“This new conservation area shows how much good can be accomplished when governments and people work together,” said CI President Russell A. Mittermeier, who visited the area last year. “Congratulations to Papua New Guinea and the communities of the YUS region for protecting such essential ecosystems and all the benefits they provide. Hopefully, other tropical forest nations will follow this example of simultaneously combating climate change and conserving the ecosystems on which people depend, and the international community will embrace a climate change treaty that compensates the carbon sequestration value of such protected forests.”
Conserving PNG’s biodiversity is complex, due to the country’s unique social and geo-political circumstances. PNG has a land tenure system whereby nearly all the rural land is owned by clans and local landowners. Under Dabek’s leadership, TKCP has gained the acceptance and respect of landowners, who have set aside portions of their land as a pledge to conservation. Today, the YUS Conservation Area consists of land pledged by more than 35 villages, forming a continuous stretch from coastal reefs to the 4,000-meter (13,000-foot) peaks of the western Saruwaged Mountains.
In exchange for this commitment to conservation, TKCP works with community leaders to increase access to education and improve community health within the villages. TKCP also will assist in formalizing a local community-based organization, which will be responsible for managing the YUS Conservation Area as well as the community livelihood projects in the villages of the surrounding YUS ecosystem.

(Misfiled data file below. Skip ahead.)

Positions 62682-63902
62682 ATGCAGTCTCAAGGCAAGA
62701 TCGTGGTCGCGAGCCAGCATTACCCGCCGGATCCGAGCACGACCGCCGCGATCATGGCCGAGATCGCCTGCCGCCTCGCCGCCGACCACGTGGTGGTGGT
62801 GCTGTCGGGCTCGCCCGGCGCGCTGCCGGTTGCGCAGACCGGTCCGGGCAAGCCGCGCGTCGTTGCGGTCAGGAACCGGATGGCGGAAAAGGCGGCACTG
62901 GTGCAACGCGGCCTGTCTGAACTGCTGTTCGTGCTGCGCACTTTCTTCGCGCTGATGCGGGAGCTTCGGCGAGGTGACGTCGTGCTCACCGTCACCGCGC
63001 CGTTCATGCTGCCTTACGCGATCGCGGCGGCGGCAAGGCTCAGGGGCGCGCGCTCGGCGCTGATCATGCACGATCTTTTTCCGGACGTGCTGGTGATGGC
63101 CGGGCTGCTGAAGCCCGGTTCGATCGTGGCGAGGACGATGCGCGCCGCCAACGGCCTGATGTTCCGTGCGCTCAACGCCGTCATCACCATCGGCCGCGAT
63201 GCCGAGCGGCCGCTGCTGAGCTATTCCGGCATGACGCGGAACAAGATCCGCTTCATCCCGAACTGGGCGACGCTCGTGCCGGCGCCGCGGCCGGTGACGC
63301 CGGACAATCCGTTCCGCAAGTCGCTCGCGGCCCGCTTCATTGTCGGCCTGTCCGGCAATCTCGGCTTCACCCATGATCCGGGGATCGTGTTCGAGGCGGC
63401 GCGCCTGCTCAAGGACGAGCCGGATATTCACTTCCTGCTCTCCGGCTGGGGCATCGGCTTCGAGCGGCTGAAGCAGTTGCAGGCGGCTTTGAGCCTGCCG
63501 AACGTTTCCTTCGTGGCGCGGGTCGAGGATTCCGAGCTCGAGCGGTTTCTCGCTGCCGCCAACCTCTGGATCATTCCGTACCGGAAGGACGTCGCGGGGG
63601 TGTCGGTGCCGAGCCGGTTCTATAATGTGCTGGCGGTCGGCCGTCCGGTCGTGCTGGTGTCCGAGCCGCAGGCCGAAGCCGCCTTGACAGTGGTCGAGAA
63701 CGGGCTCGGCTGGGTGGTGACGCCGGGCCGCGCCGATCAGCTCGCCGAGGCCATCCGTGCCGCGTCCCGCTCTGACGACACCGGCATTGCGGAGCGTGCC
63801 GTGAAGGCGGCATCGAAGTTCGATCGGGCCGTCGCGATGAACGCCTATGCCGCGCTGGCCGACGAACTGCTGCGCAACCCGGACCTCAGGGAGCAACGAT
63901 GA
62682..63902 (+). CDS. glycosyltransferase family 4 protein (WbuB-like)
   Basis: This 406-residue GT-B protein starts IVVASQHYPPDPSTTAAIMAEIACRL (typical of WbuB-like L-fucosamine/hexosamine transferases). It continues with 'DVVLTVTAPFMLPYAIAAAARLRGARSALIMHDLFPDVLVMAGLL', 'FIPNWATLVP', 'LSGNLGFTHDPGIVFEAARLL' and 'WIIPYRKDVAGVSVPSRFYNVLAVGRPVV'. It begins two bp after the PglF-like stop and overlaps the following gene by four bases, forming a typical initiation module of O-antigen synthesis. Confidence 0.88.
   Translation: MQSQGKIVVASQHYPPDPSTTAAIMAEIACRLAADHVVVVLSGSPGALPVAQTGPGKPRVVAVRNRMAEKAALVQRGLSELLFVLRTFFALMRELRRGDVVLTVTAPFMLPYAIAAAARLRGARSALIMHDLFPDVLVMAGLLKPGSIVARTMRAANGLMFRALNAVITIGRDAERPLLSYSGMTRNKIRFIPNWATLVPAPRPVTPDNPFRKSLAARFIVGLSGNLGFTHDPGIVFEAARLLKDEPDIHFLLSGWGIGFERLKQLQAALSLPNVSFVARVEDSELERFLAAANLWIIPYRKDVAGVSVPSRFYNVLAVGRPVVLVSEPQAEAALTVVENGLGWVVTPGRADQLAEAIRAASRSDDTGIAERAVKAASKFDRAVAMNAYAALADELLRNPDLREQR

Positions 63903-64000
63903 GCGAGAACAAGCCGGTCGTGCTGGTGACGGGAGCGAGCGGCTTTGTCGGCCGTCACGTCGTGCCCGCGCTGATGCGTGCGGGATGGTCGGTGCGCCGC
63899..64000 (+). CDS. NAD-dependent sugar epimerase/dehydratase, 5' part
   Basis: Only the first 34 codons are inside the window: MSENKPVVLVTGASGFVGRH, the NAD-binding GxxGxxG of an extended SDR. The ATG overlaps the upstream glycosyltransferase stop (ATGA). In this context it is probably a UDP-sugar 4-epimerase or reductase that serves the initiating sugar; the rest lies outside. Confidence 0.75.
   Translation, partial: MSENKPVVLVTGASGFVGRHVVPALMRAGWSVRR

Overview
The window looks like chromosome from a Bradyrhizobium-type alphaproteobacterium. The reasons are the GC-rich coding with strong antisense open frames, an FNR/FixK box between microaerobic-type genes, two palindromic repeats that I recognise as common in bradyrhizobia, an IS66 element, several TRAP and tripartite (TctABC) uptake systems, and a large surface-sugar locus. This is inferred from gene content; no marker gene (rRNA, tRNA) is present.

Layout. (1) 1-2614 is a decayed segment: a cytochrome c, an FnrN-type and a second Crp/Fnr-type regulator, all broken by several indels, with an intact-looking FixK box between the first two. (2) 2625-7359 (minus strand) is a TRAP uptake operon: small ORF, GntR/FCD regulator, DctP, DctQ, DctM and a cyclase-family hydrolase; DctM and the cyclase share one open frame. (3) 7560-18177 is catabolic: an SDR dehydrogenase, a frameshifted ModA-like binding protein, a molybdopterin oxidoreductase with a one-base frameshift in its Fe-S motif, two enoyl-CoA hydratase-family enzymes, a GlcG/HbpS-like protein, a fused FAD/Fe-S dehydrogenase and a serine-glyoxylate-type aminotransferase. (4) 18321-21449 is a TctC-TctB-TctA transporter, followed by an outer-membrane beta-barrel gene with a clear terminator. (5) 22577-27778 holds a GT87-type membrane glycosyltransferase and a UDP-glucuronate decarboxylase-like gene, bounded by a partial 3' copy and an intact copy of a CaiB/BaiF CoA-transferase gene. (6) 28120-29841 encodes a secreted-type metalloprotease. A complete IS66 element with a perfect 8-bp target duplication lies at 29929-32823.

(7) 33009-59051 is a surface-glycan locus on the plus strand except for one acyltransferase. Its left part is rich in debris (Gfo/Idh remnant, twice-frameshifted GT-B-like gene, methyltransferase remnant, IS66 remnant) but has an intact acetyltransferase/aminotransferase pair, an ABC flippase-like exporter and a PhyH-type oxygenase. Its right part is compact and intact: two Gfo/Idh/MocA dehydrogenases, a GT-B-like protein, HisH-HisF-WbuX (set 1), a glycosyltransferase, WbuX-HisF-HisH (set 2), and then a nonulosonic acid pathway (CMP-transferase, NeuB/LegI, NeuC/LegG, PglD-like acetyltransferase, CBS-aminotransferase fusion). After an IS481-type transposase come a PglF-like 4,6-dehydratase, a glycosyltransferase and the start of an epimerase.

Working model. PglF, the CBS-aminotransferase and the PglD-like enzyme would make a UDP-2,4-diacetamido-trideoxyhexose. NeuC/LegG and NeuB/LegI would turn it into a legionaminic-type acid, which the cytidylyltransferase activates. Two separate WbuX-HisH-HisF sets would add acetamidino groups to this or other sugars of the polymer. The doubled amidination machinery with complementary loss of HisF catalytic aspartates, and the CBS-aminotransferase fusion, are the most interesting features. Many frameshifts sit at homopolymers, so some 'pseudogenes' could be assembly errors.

Preservation of Matschie’s tree kangaroos first brought Dabek to the remote Huon Peninsula more than a decade ago. Today she is recognized as a world leader in tree kangaroo conservation. With support from National Geographic and Association of Zoos & Aquariums (AZA) institutions, Dabek and TKCP have conducted long-term research on tree kangaroo ecology and mapped the area with YUS landowners to identify critical habitat areas for preservation.
“Creating this conservation area is a step forward for both Papua New Guinea and conservation worldwide,” Dabek said. “What we have accomplished here is more than just an act of environmental preservation – it’s a sustainable model for community-based conservation that works.”
Partners in the years of effort that culminated in creation of the YUS Conservation Area include the local communities, TKCP and its international staff, Woodland Park Zoo, CI, the Morobe Provincial government, PNG National Executive Council, and PNG Department of Environment and Conservation. TKCP and CI will continue to work with the PNG government and local communities to seek creation of additional conservation areas in the country, using the YUS area as a model.